U of A honored for research that could help 30 million Brazilians
The University of Alberta now has a permanent connection to the agricultural life of millions of people in a vast region of Brazil.

Elsevier launches official version of BrainNavigator
Elsevier announced today the launch of the official version of BrainNavigator, a neuroscience research tool developed in collaboration with the Allen Institute for Brain Science and under the editorship of Professor George Paxinos and Charles Watson, Prince of Wales Medical Research Institute, Sydney.

105-day Mars simulation: US studies focus on improving work performance
For 105 days, a six-man crew called an isolation chamber in Moscow their home.

White matter changes may predict dementia risk
Elderly people with no memory or thinking problems are more likely to later develop thinking problems if they have a growing amount of

Fluorescent probes may permit monitoring of chemotherapy effectiveness, Stanford study shows
Going out like a brilliant flame is one way to get attention.

Medicare expenditures decrease for glaucoma surgery as number of procedures increases
The overall number of glaucoma surgical procedures appears to be increasing, but payments by Medicare for the procedures have been decreasing, according to a report in the July issue of Archives of Ophthalmology, one of the JAMA/Archives journals.

Sex involved in plant defense
Why do some plants defend themselves from insect attacks better than others?

6 scientists receive awards for contributions to Alzheimer's disease research
The Alzheimer's Association recognized four scientists for their extraordinary achievements in advancing Alzheimer's research at its 2009 International Conference on Alzheimer's Disease in Vienna, Austria.

Physician groups support comparative effectiveness provisions in proposed legislation
The American College of Physicians today joined with two other physician groups to offer strong support for the Comparative Effectiveness Research provisions included in the Tri-Committee health reform bill about to be considered in the House.

Happier, healthier, more productive hens on omega-3?
Most of us are aware of the potential health benefits of omega-3 found in fish oil and flax seed.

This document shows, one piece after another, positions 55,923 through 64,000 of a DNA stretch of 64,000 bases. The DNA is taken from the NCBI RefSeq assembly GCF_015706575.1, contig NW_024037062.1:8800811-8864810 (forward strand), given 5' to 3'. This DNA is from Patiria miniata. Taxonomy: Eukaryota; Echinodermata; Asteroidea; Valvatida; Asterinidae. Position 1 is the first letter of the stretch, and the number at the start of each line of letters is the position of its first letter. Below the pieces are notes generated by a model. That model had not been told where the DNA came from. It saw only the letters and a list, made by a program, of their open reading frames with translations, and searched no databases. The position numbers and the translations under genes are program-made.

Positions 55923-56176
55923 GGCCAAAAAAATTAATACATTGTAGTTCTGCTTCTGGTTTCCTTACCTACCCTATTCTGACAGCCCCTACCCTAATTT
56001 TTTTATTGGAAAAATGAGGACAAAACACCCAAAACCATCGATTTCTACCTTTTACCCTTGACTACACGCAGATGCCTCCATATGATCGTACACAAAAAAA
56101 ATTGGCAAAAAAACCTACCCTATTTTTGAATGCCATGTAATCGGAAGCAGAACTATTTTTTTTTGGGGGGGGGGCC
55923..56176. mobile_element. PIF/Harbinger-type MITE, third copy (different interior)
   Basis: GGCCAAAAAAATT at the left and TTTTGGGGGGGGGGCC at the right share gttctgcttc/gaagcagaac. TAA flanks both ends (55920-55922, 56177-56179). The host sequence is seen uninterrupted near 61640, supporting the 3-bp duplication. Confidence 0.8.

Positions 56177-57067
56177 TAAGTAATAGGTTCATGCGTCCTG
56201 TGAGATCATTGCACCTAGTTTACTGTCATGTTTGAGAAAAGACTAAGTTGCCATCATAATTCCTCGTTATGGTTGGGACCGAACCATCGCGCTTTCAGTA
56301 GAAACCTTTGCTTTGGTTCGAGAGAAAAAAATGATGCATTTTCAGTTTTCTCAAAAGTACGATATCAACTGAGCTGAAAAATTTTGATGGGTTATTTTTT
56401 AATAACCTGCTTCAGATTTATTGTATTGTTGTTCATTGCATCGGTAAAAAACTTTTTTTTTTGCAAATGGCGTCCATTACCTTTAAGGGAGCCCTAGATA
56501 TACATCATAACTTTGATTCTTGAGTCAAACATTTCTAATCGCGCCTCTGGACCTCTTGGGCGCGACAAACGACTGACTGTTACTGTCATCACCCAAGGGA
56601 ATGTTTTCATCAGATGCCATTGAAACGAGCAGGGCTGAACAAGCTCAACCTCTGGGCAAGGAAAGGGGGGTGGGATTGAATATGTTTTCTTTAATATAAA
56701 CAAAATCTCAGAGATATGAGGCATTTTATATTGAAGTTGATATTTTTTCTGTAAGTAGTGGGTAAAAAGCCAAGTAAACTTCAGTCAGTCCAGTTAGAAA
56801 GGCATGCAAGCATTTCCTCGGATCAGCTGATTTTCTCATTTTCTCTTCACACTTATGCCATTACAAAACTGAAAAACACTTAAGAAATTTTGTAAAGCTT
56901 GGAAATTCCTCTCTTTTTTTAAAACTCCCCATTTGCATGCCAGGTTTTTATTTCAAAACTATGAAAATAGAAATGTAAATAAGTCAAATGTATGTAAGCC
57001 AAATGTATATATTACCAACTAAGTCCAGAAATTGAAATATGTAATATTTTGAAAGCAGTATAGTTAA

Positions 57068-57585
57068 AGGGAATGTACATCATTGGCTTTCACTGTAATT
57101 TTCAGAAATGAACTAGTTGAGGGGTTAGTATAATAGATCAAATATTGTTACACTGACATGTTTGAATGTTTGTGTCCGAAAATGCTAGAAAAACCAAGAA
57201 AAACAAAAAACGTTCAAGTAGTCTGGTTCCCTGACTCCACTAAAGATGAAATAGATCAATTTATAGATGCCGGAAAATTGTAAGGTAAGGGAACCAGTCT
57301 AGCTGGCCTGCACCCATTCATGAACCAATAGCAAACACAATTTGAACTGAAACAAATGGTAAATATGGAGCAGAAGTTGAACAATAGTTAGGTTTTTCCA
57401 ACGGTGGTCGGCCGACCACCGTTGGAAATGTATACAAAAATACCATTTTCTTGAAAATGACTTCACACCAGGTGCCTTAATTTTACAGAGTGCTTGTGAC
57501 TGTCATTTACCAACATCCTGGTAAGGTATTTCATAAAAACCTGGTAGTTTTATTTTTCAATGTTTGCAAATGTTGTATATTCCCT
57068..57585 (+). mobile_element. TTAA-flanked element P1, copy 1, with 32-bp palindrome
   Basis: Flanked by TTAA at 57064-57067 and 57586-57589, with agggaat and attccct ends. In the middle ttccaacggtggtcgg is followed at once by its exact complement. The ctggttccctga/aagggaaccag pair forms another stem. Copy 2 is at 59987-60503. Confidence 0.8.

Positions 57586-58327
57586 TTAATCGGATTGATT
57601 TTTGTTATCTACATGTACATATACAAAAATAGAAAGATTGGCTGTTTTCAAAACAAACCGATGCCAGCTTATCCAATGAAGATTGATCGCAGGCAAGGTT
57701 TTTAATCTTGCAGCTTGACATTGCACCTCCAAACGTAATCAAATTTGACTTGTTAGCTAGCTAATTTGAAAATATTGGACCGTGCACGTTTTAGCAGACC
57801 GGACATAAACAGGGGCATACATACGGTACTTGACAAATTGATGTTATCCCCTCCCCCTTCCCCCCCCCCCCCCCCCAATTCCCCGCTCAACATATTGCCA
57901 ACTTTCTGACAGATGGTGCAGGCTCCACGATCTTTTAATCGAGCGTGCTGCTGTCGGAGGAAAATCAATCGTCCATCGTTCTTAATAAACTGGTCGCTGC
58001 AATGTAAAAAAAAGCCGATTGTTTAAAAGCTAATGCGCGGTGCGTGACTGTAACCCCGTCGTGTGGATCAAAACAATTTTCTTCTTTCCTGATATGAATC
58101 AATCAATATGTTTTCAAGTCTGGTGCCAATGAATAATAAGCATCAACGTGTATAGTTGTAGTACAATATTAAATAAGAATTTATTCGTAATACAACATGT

Study: Bath time falls injure thousands of children annually
Bath time is a favorite ritual for many children, but parents need to take extra safety measures.

Novel gene found for dilated cardiomyopathy
Researchers in the Heart Institute at Cincinnati Children's Hospital Medical Center have discovered a novel gene responsible for heart muscle disease and chronic heart failure in some children and adults with dilated cardiomyopathy.

Novel drug discovery tool could identify promising new therapies for Parkinson's disease
Researchers funded by the National Institutes of Health have turned simple baker's yeast into a virtual army of medicinal chemists capable of rapidly searching for drugs to treat Parkinson's disease.

Active commuters have fewer heart disease risk factors
Men and women who walk or ride a bike to work appear more fit, and men are less likely to be overweight or obese and have healthier triglyceride levels, blood pressure and insulin levels, according to a report in the July 13 issue of Archives of Internal Medicine, one of the JAMA/Archives journals.

Baylor researchers unravel mystery of DNA conformation
Nobel laureates Drs. Francis Crick and James Watson's first model of DNA is shown as a rigid double helix.

Girl well after transplanted heart removed
Hannah Clark -- who had a donor heart grafted onto her own after suffering heart failure as a baby -- has made a full recovery, after having the transplanted heart removed.